Congratulations to Dr. Robert Potter, Microbiology Fellow, co-recipient of the @WUSTLmed Laboratory and Genomic Medicine (LGM) award for delivering the outstanding trainee talk of the year for LGM Grand Rounds! Congratulations to Dr. Saravanan Raju, Clinical Pathology Resident, co-recipient of the @WUSTLmed Laboratory and Genomic Medicine (LGM) award for delivering the outstanding trainee talk of […]
Jeffrey I. Gordon, MD, the Dr. Robert J. Glaser Distinguished University Professor at Washington University School of Medicine in St. Louis, is a recipient of this year’s Balzan Prize for his role in founding the field of human gut microbiome research and revolutionizing the understanding of gut microbes and their roles in human health and disease.
COVID-19 vaccination elicited antibody responses in nearly nine out of 10 people with weakened immune systems, although their responses were only about one-third as strong as those mounted by healthy people, according to a study by researchers at Washington University School of Medicine in St. Louis.
Recently, the History of Clinical Chemistry Division of the AACC recognized Ann Gronowski, PhD for her efforts to promote the heritage of clinical chemistry by presenting her with the Caraway-Meites Award. This award recognizes individuals whose efforts have documented and described the origins, development, and impact of clinical chemistry on the practice of medicine. In the February […]
The virus that causes COVID-19 today is not the same as the one that first sickened people way back in December 2019. Many of the variants circulating now are partially resistant to some of the antibody-based therapeutics that were developed based on the original virus. As the pandemic continues, more variants inevitably will arise, and […]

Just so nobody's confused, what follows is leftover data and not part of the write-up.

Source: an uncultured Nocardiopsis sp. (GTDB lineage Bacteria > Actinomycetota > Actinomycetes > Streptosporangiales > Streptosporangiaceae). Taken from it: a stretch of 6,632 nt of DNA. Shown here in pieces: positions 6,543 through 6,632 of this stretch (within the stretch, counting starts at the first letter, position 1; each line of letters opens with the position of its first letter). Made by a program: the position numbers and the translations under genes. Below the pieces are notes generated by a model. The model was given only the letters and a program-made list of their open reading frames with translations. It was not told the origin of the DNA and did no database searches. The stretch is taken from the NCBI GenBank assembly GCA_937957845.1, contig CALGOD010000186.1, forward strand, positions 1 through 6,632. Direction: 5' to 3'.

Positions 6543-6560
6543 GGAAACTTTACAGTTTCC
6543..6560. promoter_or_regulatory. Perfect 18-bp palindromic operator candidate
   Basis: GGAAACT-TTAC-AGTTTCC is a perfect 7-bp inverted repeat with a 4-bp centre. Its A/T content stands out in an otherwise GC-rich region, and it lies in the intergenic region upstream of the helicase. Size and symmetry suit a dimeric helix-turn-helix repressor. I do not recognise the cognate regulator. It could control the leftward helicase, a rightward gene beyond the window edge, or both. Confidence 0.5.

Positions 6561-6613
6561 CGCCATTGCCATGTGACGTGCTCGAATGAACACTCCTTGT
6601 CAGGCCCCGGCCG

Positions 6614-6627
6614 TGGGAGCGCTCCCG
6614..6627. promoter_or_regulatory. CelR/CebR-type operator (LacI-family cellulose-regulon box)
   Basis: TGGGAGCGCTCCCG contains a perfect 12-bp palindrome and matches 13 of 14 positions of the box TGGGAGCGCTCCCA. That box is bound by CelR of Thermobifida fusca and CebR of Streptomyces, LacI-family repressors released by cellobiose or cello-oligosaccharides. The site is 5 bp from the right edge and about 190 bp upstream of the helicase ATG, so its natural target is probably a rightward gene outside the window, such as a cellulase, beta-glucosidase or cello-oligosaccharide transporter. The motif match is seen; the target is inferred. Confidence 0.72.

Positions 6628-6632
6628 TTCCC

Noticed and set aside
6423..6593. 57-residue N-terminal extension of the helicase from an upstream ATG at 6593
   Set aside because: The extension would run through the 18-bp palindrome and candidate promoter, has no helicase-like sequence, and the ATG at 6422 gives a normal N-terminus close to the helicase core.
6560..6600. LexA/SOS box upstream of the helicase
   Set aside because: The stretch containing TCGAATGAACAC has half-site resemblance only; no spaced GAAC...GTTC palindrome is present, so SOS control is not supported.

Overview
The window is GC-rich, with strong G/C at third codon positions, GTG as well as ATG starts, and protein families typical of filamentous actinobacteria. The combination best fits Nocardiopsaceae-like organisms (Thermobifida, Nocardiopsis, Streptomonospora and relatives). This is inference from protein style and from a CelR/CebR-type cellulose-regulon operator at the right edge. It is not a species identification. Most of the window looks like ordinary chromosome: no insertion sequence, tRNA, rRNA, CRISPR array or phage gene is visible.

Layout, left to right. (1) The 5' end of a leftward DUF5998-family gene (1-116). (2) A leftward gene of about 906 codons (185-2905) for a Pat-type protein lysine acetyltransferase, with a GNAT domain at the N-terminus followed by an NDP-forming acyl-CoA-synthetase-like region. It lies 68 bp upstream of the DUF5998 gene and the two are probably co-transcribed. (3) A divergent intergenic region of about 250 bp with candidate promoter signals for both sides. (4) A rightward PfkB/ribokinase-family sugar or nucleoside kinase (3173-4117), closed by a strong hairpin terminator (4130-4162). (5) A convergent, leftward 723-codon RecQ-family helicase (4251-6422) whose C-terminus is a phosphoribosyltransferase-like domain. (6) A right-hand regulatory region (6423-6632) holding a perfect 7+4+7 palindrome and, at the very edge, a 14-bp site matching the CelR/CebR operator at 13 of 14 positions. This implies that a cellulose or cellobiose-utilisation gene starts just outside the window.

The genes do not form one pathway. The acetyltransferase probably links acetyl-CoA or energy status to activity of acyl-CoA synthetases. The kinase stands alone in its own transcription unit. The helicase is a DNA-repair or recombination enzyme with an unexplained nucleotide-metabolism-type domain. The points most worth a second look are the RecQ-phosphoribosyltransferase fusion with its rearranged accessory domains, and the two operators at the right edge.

Alphaviruses — mosquito-borne viruses that can trigger brain infections and arthritis — may have met their match. Researchers at Washington University School of Medicine in St. Louis have identified two antibodies that protect animals from disease caused by alphaviruses. The antibodies worked for every alphavirus tested, meaning they potentially could form the basis of treatments […]
Despite causing a surge in infections this summer that has resulted in thousands of hospitalizations and deaths, the delta variant of the virus that causes COVID-19 is not particularly good at evading the antibodies generated by vaccination, according to a study by researchers at Washington University School of Medicine in St. Louis.
The body’s so-called good cholesterol maybe even better than we realize. New research from Washington University School of Medicine in St. Louis suggests that one type of high-density lipoprotein (HDL) has a previously unknown role in protecting the liver from injury. This HDL protects the liver by blocking inflammatory signals produced by common gut bacteria.